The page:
Now, for the devotion: Changing Perspectives

Materials: Bible, strips of paper for a paper chain, tape or stapler, pens.

I began with the fact that I remember, all throughout my childhood, we drove over the Highway 74 bridge. At least twice a month, to visit a relative, head toward Forest City, or the Drive-In Movie (which is still there!). Then, last spring I hiked this trail with my sister and we passed under Highway 74. It was not a major thing, but it was still surreal to look at this highway from the bottom. It was a new perspective. In scripture, we get a lot of new perspectives.


When they approached Jerusalem and came to Bethphage on the Mount of Olives, Jesus gave two disciples a task. He said to them, “Go into the village over there. As soon as you enter, you will find a donkey tied up and a colt with it. Untie them and bring them to me.  If anybody says anything to you, say that the Lord needs it.” He sent them off right away. Now this happened to fulfill what the prophet said, Say to Daughter Zion, “Look, your king is coming to you, humble and riding on a donkey, and on a colt the donkey’s offspring.[a] The disciples went and did just as Jesus had ordered them. They brought the donkey and the colt and laid their clothes on them. Then he sat on them.

Now a large crowd spread their clothes on the road. Others cut palm branches off the trees and spread them on the road. The crowds in front of him and behind him shouted, “Hosanna to the Son of David! Blessings on the one who comes in the name of the Lord![b] Hosanna in the highest!” 10 And when Jesus entered Jerusalem, the whole city was stirred up. “Who is this?” they asked. 11 The crowds answered, “It’s the prophet Jesus from Nazareth in Galilee.”

-Matthew 21:1-11,

The people of Israel were expecting a King, a warrior, to be riding on a white horse with a parade of soldiers and celebrations of victory of the oppressor. The get a man, from Nazareth, riding on a Donkey and/or a colt depending on the Gospel.

This new perspective changed how we should view the Messiah. The scriptures are full these new perspectives, particularly around the Kingdom of God. When it is like a woman who folds leaven into a lot of bread, or a merchant who sells all he has to find the most precious thing, or the man who buys the field and all the land around it for the one treasure hidden in it. This is how we see the Kingdom of God.

(Hand out papers and pens): Now, I want you to take the time to think about when you received a new perspective through an experience or event which happened in your life. Write it on the paper. (Allow time and then allow time for sharing).

As each persons shares, we will create a link, and connect them together. Each time we are given a new perspective, we draw closer to God’s Kingdom and our role in it. As our chains grow, we can include other new perspectives, sharing them, and growing in God’s Kingdom. Both hiking and our lives will give us new perspectives, and as we respond to them we live into God’s Kingdom.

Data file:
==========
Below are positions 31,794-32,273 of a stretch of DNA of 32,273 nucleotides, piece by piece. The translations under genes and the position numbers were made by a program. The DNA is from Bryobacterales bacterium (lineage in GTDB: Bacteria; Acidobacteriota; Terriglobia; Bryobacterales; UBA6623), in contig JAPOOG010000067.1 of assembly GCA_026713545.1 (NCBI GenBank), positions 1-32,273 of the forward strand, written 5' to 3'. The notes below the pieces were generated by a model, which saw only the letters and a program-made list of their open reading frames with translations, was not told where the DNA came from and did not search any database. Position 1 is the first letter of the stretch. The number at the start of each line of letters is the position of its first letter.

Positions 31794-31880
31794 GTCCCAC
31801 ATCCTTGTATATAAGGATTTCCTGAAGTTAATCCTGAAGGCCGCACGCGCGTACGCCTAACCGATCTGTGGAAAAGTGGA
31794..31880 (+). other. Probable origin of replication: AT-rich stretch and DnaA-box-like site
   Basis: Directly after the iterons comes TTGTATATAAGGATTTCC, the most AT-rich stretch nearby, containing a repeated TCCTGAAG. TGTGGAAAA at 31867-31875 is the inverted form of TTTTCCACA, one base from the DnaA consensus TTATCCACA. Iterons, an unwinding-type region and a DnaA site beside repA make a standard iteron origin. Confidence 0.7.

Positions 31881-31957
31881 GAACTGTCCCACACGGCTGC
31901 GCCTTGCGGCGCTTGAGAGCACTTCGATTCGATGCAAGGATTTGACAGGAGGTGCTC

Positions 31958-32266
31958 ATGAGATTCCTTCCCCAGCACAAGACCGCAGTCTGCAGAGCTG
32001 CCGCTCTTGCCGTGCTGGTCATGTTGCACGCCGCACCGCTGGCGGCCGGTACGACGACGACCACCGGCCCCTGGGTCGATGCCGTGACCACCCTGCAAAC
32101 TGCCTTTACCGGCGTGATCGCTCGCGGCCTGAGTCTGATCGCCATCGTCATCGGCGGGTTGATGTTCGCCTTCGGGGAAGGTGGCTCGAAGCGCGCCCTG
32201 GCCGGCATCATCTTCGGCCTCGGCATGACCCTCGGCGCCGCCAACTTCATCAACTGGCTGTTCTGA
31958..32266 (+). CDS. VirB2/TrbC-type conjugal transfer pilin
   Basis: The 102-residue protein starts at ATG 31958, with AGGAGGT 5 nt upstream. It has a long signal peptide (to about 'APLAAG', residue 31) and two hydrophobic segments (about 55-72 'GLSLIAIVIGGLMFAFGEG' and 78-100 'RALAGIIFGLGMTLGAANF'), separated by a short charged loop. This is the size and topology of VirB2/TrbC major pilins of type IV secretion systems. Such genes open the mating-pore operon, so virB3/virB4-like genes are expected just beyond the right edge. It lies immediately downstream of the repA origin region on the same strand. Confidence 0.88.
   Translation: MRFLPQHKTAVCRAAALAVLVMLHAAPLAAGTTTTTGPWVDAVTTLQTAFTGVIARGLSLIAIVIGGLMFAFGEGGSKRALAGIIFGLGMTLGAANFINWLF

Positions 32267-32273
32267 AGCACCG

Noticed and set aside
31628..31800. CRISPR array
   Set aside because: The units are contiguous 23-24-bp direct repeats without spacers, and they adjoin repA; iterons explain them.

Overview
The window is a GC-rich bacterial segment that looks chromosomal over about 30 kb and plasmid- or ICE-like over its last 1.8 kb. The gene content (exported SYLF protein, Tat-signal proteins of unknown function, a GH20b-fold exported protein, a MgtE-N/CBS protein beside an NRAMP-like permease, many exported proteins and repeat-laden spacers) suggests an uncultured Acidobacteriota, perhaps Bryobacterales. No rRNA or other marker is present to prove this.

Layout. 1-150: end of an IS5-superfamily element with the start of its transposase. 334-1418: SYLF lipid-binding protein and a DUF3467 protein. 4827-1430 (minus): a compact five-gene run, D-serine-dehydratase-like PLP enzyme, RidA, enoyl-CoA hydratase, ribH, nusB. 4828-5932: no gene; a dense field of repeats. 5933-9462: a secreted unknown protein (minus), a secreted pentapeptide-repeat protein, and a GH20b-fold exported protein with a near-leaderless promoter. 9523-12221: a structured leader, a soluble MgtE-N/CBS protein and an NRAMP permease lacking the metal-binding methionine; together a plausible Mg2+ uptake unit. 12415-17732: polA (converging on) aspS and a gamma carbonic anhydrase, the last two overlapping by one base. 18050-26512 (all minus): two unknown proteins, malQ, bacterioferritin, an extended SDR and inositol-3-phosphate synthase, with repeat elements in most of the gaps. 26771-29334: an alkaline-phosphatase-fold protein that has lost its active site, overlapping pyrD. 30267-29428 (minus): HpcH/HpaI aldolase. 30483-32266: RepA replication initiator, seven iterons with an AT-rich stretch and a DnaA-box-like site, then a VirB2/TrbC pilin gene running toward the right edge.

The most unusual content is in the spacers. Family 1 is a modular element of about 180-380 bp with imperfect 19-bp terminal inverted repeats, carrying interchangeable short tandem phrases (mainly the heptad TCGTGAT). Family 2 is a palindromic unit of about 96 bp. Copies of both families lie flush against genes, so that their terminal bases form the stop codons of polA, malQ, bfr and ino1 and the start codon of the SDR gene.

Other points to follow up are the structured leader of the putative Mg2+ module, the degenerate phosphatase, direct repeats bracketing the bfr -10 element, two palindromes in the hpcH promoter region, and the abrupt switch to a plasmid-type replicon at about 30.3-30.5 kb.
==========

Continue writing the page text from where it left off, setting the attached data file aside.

Close in prayer.


IMG_20171021_094706.jpgWell, I’ve been absent since about September. But, I’m back. November is going to be a productive month and there will be more blog posts. I have three “Oak Hill Hikers” reviews, and am working on a book review, and an Advent Litany for Wine-Advent which I’ve done the past several years.

The dissertation is heading toward #phDone. I’ll defend in the Spring. Looking for jobs.

I also plan to begin an end of year purge, in which I donate quite a bit of my belongings (and sell some books). Each day I plan to donate either food, clothes, or other belonging I do not need but is of quality high enough that someone else could use it.

My end of 2017 Goals:
-Finish the dissertation
-Donate 60+ Items
-Hit 200 NC Hiking Miles
-Read and write regularly
-A blog post every day (even if they are not posted every day)
-Getting my health in order (Eating less junk, exercising more)
-Post at least 3 Rural Church Posts

Oak Hill Hikers – Something New From Something Old


Oak Hill Hikers went on a hike this past Saturday. We hiked at Mount Mitchell State Park on the Commissary Trail.  We had 8 people and hiked 4 1/2 miles. Our devotion is below. Feel free to use this as you like. Remember to follow the Creative Commons Copyright guidelines listed below.

Something Old From Something New

Materials Needed: Index cards or small pieces of paper, crayons or pencils, Bible

The Commissary Trail runs along a on old logging railroad from the early 1900s. Once logging was banned, it became a railroad to bring tourists into the mountains. Following the removal of the railroad, it became part of the trail system at Mt. Mitchell.

When one purpose for this trail became was done, it transformed into something else, and again. It grew from logging, to tourist transport, to hiking and biking in the beautiful mountains. Its purpose and form changed.

In our life we know there are always things to changed, transformed, and made new. I think of my grandfather who too old used railroad ties to create his cow pasture or my dad taking tin from a fallen barn to rebuild a shed.

Scripture often speaks of old things becoming new: